Notional Significance: Gully
The path bends with the motorway, peeling away from the hills, presenting a widescreen panorama of residential Thorndon. I can see what remains of the gullies into which the highway has wedged itself: from the all-but-vanished Honeyman’s Gully (once a duelling ground for lawyers, then filled in for the less fatal contests of Anderson Park), Sydney Street’s dank valley, then settling down beside Tinakori Rd and on through the former Hobson St gully, which until the motorway came through could only be crossed via swing bridge. Behind it all, Te Ahu-mai-rangi (aka Tinakori Hill, aka Mt Wakefield) looms like a vast green wave, now partly denuded in the hope of a native renaissance, but still concealing quarries and tunnels (the lust for gold) in its darkly hidden folds.
Between hill and highway lies a narrow band of houses, many of which are home to the sort of people that inspired the t-shirt slogan “Thorndon: Looking Down on the Rest of Wellington Since 1840”. And though this was once a representative core-sample through a stratified society (grand mansions, proud villas, mean little workers’ shacks), you won’t find much of the proletariat here today. If there are social divisions now, they’re perhaps exemplified by antagonisms between two middle-class gangs: the Thorndon Society vs the Thorndon Residents Association. The former are seen as Old Thorndonites (linen-jacketed heritage architects, classically-educated matrons resplendent in handcrafted broaches), staunch veterans of the Motorway Wars still proud of the concessions they wrung from the Ministry, and with a mixture of self-deprecation and half-jocular hubris they are able to caricature themselves as the “Thorndon Mafia”. The latter might be seen as newcomers, lawyered-up social climbers keen on a Thorndon address but not on the lifestyle limitations of a bijoux cottage, and under the libertarian banner of “private property rights” (the inalienable rights of the alien Right) they’ll rage against anyone who tries to stop them bunging on a double garage, satellite dish and media room.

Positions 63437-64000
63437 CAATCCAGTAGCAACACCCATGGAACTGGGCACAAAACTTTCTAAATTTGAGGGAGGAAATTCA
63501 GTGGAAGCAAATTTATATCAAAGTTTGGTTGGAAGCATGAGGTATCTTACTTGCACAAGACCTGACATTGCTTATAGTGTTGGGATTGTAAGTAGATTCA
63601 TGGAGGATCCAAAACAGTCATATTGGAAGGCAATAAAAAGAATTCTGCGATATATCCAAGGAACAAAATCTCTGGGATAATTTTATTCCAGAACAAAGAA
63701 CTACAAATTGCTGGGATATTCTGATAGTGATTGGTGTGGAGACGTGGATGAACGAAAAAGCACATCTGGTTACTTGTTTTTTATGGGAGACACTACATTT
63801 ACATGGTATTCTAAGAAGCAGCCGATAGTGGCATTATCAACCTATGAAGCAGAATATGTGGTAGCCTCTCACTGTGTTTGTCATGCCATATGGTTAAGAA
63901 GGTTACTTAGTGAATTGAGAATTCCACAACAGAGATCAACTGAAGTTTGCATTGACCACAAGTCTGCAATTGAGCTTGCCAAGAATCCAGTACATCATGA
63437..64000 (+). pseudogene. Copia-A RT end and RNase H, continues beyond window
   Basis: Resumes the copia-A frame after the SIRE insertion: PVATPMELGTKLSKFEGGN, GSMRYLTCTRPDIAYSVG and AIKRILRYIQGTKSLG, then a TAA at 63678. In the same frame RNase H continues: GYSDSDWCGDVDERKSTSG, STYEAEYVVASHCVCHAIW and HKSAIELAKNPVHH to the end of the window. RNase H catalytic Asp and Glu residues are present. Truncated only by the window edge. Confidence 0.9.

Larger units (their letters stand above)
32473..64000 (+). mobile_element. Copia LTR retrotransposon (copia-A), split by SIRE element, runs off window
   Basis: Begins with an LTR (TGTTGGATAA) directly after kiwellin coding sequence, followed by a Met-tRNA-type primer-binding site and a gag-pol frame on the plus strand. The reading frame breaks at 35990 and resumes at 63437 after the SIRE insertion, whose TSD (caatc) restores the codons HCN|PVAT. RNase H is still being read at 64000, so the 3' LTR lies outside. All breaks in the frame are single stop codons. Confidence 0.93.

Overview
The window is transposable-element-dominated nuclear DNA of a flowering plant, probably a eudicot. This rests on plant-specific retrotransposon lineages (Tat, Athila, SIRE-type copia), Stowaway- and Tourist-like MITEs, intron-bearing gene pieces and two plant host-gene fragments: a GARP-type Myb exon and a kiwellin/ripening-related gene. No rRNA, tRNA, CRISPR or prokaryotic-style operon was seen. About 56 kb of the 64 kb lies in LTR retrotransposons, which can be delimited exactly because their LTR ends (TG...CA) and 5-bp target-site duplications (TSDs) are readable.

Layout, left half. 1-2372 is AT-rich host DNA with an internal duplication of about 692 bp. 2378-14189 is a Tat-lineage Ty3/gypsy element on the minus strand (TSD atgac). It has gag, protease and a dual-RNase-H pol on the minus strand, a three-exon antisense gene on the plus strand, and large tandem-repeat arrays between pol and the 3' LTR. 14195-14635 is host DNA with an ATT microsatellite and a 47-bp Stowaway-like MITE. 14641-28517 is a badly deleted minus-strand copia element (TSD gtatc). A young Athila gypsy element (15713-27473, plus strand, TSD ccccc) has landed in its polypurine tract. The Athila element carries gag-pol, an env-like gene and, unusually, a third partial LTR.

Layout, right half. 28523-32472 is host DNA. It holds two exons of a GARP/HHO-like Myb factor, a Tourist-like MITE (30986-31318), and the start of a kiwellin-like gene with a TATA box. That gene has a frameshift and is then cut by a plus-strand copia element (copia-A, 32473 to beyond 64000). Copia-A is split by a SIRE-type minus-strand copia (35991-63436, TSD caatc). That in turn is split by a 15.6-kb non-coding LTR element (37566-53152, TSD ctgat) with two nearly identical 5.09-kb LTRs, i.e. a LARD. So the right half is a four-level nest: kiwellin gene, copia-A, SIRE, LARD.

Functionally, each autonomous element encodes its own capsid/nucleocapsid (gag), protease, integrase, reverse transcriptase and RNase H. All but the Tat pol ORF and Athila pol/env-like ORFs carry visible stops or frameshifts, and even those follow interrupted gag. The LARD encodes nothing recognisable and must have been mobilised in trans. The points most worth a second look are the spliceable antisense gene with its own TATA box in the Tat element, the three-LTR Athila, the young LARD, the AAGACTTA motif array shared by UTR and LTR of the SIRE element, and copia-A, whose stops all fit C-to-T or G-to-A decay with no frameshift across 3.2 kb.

For those of us who associate Thorndon with this sort of bourgeois smuggery and house-price-obsessed babyboomer tedium, it’s surprising to learn that it wasn’t always associated with social propriety. In fact, it could be a downright riot. Under Sir Julius Vogel, Premier House became so notorious for its bacchic fancy-dress parties that it was nicknamed “The Casino”. Headlines panted about “Gay Goings-on in Goring St”, where jazz-age decadence ruled at a “most exclusive” cabaret. The bohemians got in on the act as well, and it was at that cabaret that Iris Wilkinson (the future Robin Hyde) learned the latest dance moves from the famous Miss Borlase. After their brief affair, Rita Angus and Douglas Lilburn lived as Ascot St neighbours, she in her cottage conjuring menacing cloudscapes above the tin roofs, while he composed for an electronic future in his black and white modernist house. Fleur Adcock (and her new lover) lived with her previous lover Alistair Campbell (and his new wife Meg) in what must have been an emotionally crowded Tinakori Rd house. Today, the Moorings is known as much for booze-saoked arty parties in its stylishly disheveled ballroom as for its history and architecture. Katherine Mansfield could have waited, and Bloomsbury might have come to Thorndon.